It is one of the great questions of our age, where did Stonehenge come from, but groundbreaking new research has moved experts one step closer to finding the story behind the ancient monument.

History buffs have long known the blocks of stone originated 180 miles away in the Preseli hills, West Wales, but this study has now pinpointed the exact spot where the attraction’s smaller bluestones were first formed.

Drummers play as people gather at Stonehenge in Wiltshire to mark the Winter Solstice, and to witness the sunrise after the longest night of the year.

The discovery published in the archaeological journal Antiquity shows the 42 bluestones originated at two megalith quarries – Carn Goedog and Craig Rhos-y-Felin – and date back to 3000BC.

The incredible find was made by a team of archaeologists and geologists from UCL, Bournemouth University, University of Southampton, University of the Highlands and Islands and National Museum of Wales, which have been investigating the ancient sites for the past eight years.

Mike Parker Pearson, archaeology professor at the University College London, said it is a great discovery and one that will lead them closer to uncovering the truth behind the Wiltshire landmark.

People gather at Stonehenge in Wiltshire to mark the Winter Solstice, and to witness the sunrise after the longest night of the year.

In a statement he said: “Every other Neolithic monument in Europe was built of megaliths brought from no more than 10 miles away.

“What’s really exciting about these discoveries is that they take us a step closer to unlocking Stonehenge’s greatest mystery – why its stones came from so far away.

“We’re now looking to find out just what was so special about the Preseli hills 5,000 years ago, and whether there were any important stone circles here, built before the bluestones were moved to Stonehenge.”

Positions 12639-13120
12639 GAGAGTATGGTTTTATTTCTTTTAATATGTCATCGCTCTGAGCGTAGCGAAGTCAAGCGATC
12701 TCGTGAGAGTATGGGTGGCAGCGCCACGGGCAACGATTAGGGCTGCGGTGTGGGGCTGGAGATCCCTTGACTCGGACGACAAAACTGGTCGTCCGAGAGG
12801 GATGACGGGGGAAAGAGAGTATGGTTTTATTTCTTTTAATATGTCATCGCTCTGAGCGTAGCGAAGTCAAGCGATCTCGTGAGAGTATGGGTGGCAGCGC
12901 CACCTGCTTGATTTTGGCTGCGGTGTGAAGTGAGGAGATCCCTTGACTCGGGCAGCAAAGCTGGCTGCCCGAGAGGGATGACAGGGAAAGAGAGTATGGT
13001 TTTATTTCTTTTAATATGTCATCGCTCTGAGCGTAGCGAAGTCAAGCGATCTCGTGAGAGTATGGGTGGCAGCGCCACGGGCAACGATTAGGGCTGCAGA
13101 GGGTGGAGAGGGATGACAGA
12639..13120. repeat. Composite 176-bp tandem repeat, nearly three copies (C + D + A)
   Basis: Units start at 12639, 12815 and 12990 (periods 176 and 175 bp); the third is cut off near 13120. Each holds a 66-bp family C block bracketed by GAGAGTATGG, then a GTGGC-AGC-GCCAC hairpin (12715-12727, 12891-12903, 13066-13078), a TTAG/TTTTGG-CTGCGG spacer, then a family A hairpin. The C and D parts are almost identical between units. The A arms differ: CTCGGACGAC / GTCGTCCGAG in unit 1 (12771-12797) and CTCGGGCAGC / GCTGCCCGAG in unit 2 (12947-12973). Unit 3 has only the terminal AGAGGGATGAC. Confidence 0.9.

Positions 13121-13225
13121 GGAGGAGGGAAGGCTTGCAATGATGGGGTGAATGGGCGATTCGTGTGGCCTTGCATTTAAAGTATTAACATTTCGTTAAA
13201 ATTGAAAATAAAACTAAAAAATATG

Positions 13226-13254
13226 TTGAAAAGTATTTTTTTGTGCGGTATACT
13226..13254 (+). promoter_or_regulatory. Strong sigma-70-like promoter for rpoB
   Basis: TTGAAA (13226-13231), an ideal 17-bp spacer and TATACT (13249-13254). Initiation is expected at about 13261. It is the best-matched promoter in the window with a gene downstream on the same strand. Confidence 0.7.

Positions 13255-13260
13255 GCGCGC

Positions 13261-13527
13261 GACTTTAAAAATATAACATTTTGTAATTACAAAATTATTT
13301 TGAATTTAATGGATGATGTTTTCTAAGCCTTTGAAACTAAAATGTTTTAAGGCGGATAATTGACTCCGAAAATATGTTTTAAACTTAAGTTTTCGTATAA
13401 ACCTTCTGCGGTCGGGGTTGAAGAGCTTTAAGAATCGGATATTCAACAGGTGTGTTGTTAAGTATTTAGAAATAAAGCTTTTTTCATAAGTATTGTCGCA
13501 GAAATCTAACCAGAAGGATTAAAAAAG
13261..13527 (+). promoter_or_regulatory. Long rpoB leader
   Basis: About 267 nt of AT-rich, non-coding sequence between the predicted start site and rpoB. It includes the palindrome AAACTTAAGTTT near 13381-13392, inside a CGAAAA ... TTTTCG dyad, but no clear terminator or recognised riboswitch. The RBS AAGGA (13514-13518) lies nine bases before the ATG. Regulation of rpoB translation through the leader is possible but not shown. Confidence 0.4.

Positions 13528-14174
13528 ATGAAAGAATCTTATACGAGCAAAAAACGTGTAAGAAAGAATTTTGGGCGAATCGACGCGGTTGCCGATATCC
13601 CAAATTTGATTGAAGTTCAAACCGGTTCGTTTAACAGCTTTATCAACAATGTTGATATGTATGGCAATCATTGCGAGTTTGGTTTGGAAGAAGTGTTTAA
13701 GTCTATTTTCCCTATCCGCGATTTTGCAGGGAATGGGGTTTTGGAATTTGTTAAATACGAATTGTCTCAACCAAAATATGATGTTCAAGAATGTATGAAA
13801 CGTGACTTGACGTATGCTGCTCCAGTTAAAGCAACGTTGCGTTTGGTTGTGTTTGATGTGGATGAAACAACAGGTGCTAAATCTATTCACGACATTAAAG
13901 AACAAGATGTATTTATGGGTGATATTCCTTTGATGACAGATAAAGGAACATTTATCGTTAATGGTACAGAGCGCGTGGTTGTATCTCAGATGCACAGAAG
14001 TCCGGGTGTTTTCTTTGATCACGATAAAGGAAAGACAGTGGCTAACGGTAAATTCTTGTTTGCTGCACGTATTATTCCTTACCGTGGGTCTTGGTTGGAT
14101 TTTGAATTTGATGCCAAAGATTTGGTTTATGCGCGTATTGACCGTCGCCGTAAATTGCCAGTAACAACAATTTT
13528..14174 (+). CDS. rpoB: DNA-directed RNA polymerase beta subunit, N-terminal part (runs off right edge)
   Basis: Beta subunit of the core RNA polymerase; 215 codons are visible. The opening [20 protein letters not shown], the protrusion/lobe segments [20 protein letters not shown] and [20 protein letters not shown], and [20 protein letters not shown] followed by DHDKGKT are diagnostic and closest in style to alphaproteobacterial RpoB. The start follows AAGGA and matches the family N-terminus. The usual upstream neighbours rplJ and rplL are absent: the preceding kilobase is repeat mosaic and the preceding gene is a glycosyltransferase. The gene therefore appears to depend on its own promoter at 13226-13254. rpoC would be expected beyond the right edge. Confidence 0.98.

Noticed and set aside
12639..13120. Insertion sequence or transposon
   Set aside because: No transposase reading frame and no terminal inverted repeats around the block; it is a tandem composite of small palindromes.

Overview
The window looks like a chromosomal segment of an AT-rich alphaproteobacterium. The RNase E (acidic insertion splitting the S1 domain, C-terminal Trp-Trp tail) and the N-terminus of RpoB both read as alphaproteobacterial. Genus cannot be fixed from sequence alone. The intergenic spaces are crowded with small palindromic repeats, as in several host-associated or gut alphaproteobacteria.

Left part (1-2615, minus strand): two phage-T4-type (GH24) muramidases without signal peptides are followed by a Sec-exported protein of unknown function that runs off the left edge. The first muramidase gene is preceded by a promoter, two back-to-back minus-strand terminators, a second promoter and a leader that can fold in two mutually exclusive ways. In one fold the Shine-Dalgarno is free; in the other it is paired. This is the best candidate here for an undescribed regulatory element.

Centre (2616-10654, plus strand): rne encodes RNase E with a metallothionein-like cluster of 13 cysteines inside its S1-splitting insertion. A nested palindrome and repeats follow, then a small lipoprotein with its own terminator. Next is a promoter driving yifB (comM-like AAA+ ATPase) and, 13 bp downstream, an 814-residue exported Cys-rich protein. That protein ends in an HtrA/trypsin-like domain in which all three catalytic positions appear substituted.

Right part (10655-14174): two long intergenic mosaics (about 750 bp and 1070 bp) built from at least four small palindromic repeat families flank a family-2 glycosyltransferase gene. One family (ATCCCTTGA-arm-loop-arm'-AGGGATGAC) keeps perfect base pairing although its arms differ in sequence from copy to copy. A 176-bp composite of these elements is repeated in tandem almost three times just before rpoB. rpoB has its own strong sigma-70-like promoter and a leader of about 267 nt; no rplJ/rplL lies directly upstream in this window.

The new study also revealed the bluestone outcrops were formed of natural, vertical pillars, which, unlike quarries in ancient Egypt, were much easier to exploit.

Neolithic quarry workers would only have inserted wedges into the ready-made joints between pillars, then lower each pillar to the foot of the outcrop.

Prof Pearson added: “The stone wedges are made of imported mudstone, much softer than the hard dolerite pillars. An engineering colleague has suggested that hammering in a hard wedge could have created stress fractures, causing the thin pillars to crack.

“Using a soft wedge means that, if anything were to break, it would be the wedge and not the pillar.”

Soldiers from the Royal Artillery man their 105mm light guns at Stonehenge in Wiltshire, as they fire 100 rounds before falling silent as the clock strikes 11am on the 100th anniversary of the signing of the Armistice which marked the end of the First World War.

Despite the exciting news, the study doesn’t solve the biggest mystery surrounding Stonehenge, that being, how was it even built?

However, one thing it does is eliminates the theory that the stones were transported to Wiltshire by sea.

Professor Kate Welham from Bournemouth University said: “Some people think that the bluestones were taken southwards to Milford Haven and placed on rafts or slung between boats and then paddled up the Bristol Channel and along the Bristol Avon towards Salisbury Plain.

“But these quarries are on the north side of the Preseli hills so the megaliths could have simply gone overland all the way to Salisbury Plain.”

So, not quite what we wanted to know but it’s something.